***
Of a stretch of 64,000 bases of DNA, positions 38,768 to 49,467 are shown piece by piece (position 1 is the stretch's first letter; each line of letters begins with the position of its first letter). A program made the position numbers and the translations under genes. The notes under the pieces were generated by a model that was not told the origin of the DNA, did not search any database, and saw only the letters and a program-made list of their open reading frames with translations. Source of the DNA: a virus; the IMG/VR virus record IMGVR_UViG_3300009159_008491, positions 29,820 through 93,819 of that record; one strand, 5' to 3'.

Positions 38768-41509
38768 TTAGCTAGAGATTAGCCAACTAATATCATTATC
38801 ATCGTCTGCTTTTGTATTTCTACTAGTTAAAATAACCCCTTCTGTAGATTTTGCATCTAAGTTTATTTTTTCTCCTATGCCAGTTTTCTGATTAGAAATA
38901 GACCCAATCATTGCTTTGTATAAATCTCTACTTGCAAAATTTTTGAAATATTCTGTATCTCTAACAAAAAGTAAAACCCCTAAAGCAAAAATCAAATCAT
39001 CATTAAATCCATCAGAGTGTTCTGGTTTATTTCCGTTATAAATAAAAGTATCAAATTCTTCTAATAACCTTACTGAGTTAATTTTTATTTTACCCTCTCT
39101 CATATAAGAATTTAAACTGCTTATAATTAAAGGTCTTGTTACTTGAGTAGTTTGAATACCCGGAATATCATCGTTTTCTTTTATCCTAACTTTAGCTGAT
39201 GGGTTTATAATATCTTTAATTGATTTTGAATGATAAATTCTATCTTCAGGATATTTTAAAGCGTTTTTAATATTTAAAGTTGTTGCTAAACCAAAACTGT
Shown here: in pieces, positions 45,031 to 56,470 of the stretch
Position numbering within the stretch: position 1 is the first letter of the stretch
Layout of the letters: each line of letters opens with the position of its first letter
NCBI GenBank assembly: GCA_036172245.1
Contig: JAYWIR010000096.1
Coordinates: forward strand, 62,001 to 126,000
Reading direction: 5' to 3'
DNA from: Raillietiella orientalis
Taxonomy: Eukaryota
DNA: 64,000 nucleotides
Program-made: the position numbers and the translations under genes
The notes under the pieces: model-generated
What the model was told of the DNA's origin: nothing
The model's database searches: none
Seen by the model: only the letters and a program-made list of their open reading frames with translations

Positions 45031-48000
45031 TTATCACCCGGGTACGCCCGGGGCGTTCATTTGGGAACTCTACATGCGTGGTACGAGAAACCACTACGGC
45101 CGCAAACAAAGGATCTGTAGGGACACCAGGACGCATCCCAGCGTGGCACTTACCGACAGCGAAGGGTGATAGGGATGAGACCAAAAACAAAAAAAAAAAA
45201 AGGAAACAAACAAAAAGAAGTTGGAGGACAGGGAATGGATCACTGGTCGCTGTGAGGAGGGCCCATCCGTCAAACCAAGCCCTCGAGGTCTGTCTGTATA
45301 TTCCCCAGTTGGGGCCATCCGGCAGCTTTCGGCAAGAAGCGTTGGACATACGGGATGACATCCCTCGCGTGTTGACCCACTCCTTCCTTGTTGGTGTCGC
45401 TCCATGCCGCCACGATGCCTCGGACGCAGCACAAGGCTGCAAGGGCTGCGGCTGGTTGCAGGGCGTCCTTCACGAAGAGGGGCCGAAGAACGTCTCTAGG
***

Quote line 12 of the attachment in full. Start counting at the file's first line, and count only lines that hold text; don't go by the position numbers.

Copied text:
NCBI GenBank assembly: GCA_036172245.1